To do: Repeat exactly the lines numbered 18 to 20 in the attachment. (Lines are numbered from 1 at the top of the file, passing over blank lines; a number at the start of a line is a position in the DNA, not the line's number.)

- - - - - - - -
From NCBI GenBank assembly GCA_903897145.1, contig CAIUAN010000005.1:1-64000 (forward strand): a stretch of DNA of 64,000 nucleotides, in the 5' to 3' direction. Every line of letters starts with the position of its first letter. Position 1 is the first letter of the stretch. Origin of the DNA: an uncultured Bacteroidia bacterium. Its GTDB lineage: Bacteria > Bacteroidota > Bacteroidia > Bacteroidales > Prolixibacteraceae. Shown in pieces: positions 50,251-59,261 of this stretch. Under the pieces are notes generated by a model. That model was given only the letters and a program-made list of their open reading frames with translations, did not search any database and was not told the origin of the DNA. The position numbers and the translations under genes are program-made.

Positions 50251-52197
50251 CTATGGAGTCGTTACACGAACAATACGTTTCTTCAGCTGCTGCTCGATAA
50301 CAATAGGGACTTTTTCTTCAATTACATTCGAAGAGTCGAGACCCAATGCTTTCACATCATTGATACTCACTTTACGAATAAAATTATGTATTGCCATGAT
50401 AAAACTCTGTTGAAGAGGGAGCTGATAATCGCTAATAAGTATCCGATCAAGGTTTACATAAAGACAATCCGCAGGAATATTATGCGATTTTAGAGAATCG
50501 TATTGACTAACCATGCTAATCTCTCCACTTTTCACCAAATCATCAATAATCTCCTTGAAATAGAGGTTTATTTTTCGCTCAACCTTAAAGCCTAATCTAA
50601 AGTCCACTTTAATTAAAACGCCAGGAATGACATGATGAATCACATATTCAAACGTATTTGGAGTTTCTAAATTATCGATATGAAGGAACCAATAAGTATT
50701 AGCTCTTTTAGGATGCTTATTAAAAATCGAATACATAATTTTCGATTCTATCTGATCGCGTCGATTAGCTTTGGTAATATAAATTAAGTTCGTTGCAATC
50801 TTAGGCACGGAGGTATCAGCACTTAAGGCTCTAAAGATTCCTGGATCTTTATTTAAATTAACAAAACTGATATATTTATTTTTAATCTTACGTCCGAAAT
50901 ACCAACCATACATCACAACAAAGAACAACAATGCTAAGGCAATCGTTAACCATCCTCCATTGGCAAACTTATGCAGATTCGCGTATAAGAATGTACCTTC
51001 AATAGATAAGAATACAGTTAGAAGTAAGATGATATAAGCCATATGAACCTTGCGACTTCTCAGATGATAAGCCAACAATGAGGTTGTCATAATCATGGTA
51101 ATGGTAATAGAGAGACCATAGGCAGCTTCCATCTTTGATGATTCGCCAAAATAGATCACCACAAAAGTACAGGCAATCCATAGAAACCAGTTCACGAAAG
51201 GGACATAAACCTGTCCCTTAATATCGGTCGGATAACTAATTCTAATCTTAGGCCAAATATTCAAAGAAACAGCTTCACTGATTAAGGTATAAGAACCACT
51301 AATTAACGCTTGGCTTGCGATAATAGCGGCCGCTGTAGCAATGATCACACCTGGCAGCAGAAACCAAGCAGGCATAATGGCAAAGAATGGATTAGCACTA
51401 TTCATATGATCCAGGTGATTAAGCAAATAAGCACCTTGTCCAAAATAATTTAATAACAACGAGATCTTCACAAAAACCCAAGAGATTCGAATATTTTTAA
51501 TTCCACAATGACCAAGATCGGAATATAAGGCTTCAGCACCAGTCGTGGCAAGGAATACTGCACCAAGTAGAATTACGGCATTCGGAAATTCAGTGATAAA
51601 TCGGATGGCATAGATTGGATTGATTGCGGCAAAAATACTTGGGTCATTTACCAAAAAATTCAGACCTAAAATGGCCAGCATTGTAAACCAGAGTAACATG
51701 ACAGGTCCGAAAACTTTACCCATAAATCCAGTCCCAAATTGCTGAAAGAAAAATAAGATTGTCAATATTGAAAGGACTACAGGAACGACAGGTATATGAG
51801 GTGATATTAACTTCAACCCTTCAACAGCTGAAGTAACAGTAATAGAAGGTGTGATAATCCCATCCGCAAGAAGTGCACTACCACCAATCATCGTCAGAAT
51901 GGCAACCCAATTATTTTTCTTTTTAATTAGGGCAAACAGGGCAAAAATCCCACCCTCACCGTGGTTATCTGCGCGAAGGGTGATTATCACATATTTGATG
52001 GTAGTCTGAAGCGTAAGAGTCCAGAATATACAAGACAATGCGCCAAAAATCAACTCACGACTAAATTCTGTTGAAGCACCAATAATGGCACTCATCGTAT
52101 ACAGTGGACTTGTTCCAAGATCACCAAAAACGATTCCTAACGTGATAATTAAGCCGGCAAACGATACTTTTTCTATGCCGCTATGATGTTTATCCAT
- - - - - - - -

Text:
51701 ACAGGTCCGAAAACTTTACCCATAAATCCAGTCCCAAATTGCTGAAAGAAAAATAAGATTGTCAATATTGAAAGGACTACAGGAACGACAGGTATATGAG
51801 GTGATATTAACTTCAACCCTTCAACAGCTGAAGTAACAGTAATAGAAGGTGTGATAATCCCATCCGCAAGAAGTGCACTACCACCAATCATCGTCAGAAT
51901 GGCAACCCAATTATTTTTCTTTTTAATTAGGGCAAACAGGGCAAAAATCCCACCCTCACCGTGGTTATCTGCGCGAAGGGTGATTATCACATATTTGATG